Equestrian Getaway in Cape Town

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Arts + Sciences

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Cape Town Centre

Authored by Haroni Sahilu (she/her)

(Haroni is a rising senior at Arizona State University, majoring in Philosophy and Justice Studies. During her time in Cape Town, she hopes to aid the communications department at MOSAIC, an non-profit combating gender-based violence. In addition, she also enjoys exploring local landmarks and South African culture.)

As Cape Town got a break from cloudy skies and rain showers, our global intern group decided to take advantage of the sunshine by going on a horse-riding excursion. Many of us in the group were novices to horse riding and quite scared to even sit on the horse, let alone ride for 2 hours. As we arrived at the stables in Franschhoek, our guides greeted us with friendly faces and a dozen horses playing around the field. We had provided our physical measurements beforehand, so our guide had hand-picked the perfect horse for each of us. I was lucky enough to be assigned a pretty pony named Rebecca, the oldest horse at the stables, at age 26!

Soon after arriving, we were all settled on our horses and ready for our ride. Much of the ride consisted of a walk through the beautiful landscape outside the farm, where we navigated through orange trees, farmland, and vineyards. The temperature was surprisingly warm as the sun was shining, making the view of the mountains especially breathtaking. Seeing the personalities of each horse made for an entertaining ride, as some horses were known for taking many water breaks, some would wander off, and others, especially my horse Rebecca, liked kicking horses behind them.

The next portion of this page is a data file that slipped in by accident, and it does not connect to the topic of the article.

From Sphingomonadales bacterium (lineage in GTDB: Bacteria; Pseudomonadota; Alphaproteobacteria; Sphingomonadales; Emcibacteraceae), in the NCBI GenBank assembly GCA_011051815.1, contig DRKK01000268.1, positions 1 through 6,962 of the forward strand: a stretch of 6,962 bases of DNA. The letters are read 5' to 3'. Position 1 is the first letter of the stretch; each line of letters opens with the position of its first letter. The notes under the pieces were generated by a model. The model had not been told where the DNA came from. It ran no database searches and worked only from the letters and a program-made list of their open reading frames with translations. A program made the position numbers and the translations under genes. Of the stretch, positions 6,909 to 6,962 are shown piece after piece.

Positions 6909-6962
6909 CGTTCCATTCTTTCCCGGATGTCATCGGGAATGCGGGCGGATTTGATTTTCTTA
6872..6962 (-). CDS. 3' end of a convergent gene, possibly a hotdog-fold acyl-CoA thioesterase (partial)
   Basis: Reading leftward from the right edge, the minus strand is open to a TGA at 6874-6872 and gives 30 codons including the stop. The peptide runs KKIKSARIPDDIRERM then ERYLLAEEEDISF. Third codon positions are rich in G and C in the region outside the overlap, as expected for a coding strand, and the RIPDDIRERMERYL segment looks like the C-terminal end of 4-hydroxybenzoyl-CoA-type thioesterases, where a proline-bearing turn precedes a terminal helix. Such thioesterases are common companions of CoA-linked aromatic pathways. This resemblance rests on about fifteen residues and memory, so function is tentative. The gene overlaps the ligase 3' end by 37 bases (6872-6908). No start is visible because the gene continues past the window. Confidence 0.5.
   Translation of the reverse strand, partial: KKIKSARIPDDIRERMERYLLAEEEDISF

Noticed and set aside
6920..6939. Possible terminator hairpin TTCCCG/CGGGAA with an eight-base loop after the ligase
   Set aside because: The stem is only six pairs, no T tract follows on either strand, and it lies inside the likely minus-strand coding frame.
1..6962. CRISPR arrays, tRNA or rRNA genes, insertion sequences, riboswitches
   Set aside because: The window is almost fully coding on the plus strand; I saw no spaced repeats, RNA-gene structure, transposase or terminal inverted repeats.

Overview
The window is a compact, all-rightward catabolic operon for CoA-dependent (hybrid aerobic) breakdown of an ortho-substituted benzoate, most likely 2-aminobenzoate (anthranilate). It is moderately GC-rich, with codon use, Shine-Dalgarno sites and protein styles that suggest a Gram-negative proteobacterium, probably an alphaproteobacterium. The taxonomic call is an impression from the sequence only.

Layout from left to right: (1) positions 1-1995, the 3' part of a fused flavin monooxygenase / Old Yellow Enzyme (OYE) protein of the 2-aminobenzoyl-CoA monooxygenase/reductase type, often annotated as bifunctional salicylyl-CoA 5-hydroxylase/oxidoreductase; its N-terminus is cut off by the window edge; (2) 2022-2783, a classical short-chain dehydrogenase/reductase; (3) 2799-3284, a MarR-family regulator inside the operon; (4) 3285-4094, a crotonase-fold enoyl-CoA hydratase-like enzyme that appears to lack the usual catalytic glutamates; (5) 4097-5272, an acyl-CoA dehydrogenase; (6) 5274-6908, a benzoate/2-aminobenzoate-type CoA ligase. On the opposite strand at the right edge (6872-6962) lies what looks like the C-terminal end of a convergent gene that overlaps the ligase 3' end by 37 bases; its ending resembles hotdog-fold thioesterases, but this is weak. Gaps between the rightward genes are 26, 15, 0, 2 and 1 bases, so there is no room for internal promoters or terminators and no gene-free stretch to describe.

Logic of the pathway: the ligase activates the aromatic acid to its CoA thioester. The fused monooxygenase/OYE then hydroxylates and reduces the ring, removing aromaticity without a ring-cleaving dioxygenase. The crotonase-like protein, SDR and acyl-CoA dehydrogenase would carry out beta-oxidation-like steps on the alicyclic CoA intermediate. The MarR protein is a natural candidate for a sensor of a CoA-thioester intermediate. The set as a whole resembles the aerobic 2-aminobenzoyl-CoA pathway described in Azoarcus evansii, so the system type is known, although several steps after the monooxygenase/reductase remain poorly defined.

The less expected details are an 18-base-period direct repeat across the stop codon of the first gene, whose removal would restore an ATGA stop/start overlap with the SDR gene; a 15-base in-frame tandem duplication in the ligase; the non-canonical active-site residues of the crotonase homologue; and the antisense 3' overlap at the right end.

After an hour-and-a-half ride, we stopped at Babylonstoren wine estate for wine tasting. The estate includes a large botanical garden where visitors can roam the property and explore an array of plants. Upon entering, we were greeted with a barrel full of freshly picked naartjies from the garden. Naartjie is a type of citrus found in South Africa, similar to tangerines. We all took a handful home because the ones from the farm were some of the best citrus I’ve had in a while! We tasted a variety of wines at the winery, my favorite one being the Mourvèdre Rosé. The estate also had a museum where we learned the history of wine both in South Africa and the world. The museum included interesting wine artifacts, such as bottle openers from the 19th century and a glass bottle collection that displayed the evolution of the wine bottle. I was most intrigued to learn the recommendations for wine pairing because, before the museum, I had no idea certain wines were made to be served with certain food groups. I enjoyed the interactive aspect of the museum, which included short films, a 3D tour around the estate, and a voice-guided tour of the museum.

Our ride back was a bit rocky as the horses were tired and didn’t want to stay on track!  After our ride, we said farewell to our horses and headed back home to Rondebosch. I would definitely recommend this experience* and it has made me more open to try riding again when I return to the States.

*If anyone is interested, we booked it through Cape Winelands Outrides.